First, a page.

“The economic pain is creating political problems for European governments – Ukraine fatigue. ‘It’s here already,’ Nathalie Tocci, director of Italy’s Institute of International Affairs, told me. ‘The pain is far higher in Russia, of course, but our pain tolerance is lower. So the question is which curve is steeper — Russia’s ability to wage war or our ability to endure economic pain.’ Russian President Vladimir Putin is betting he’ll win that contest. The West’s economic sanctions ‘had no chance of success from the very beginning,’ he said. ‘We are a strong people and can cope with any challenge.'”
Although the notion of “pain being far higher in Russia” is questionable at best, Russia can indeed endure far more. McManus also mentioned the recent 10-country ECFR (European Council on Foreign Relations) poll, showing Europeans were quite pessimistic about Ukraine and added:
“…Macron, Scholz and Draghi took an overnight train to Kyiv last week to show their support for Zelensky. Only a few weeks ago, all three sounded wobbly on the war. Macron made a very public effort to entice Putin into talks and said the West should avoid trying to ‘humiliate’ Russia. Scholz and Draghi made more discreet attempts to see if the Russian leader might consider negotiations. Putin rebuffed all three. At one point he even refused to take a telephone call from Macron.
‘Ukraine must be able to win,’ Macron declared. ‘Ukraine is part of the European family,’ Scholz said. ‘The Ukrainian people are defending the values of democracy,’ Draghi said.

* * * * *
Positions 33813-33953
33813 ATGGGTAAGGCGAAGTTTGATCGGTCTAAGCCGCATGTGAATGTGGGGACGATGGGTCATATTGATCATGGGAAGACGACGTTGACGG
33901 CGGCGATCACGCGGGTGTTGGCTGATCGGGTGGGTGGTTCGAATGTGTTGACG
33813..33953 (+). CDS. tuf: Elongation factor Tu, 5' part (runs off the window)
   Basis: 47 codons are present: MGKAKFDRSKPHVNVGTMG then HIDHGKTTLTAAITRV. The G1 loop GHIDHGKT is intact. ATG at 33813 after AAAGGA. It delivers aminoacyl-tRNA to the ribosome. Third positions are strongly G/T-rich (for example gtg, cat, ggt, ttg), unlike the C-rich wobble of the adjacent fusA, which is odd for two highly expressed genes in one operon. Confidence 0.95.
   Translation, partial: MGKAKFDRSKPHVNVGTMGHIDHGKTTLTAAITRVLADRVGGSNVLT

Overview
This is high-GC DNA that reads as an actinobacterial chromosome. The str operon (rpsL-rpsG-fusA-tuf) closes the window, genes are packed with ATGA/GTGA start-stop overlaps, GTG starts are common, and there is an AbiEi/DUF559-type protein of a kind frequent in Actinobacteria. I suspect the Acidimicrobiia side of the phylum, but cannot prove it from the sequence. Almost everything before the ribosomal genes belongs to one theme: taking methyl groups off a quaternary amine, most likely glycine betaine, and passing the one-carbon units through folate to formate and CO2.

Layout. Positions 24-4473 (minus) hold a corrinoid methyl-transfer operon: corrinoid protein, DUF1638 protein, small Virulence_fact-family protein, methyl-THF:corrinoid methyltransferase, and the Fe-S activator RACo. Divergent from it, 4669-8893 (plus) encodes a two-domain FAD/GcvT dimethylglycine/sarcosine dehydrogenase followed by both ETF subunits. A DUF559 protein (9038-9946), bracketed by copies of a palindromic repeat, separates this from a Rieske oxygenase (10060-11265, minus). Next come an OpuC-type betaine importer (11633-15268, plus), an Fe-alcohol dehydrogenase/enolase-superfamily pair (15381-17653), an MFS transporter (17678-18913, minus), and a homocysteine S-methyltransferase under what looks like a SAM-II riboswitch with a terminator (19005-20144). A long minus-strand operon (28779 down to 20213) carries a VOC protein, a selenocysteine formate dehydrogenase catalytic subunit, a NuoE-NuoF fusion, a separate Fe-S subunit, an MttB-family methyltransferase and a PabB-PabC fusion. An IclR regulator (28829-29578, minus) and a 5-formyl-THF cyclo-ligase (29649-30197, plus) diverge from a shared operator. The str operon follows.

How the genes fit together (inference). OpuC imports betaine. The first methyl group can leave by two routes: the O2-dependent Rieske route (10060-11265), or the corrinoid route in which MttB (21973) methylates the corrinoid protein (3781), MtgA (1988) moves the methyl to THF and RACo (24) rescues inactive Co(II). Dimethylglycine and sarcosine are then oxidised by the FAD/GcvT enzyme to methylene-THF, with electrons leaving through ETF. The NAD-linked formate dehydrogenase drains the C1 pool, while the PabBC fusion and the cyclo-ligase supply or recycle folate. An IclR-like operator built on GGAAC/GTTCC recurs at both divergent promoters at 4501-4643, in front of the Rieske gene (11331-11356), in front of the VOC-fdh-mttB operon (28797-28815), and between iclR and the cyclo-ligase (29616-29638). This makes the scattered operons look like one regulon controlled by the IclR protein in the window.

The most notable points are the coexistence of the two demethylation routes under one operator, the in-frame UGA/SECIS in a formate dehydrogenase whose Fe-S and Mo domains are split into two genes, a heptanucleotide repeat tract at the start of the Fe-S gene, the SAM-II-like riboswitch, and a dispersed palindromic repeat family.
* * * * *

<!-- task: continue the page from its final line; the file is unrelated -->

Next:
The three didn’t deliver what Zelensky wanted most: quick delivery of new weapons. But they did endorse Ukraine’s application for membership in the EU — a welcome statement in Kyiv even if it was almost entirely symbolic. The Russian president responded by immediately cutting the flow of natural gas to the West, a reminder that he can inflict economic pain on his neighbors whenever he likes.”
The last sentence is quite indicative of the way Western mass media (ab)use facts. Canada is currently withholding turbines necessary for the “Nord Stream” to operate. And yet, this is somehow “Putin’s fault”. McManus then focuses on the US, asking the final and key question:
Even in the US inflation has eroded public support for the war. In April, an Associated Press poll found that a majority of American voters thought the US should impose tough sanctions against Russia, even if it means U.S. economic pain. By May, the majority had shifted; 51% said the top priority should be limiting damage to the U.S. economy.
As Gideon Rachman of Financial Times noted last month, the war in Ukraine is being fought on three fronts — and the West is involved in all three. ‘The first front is the battlefield itself,’ he wrote. ‘The second front is economic. The third front is the battle of wills.’ The greatest challenge on that third front may come this fall — when the demand for heating fuel increases. The stakes will be high. Can Western leaders rally their people to endure economic sacrifice for the sake of Ukraine — or is that a contest only Putin can win?”
Drago Bosnic, independent geopolitical and military analyst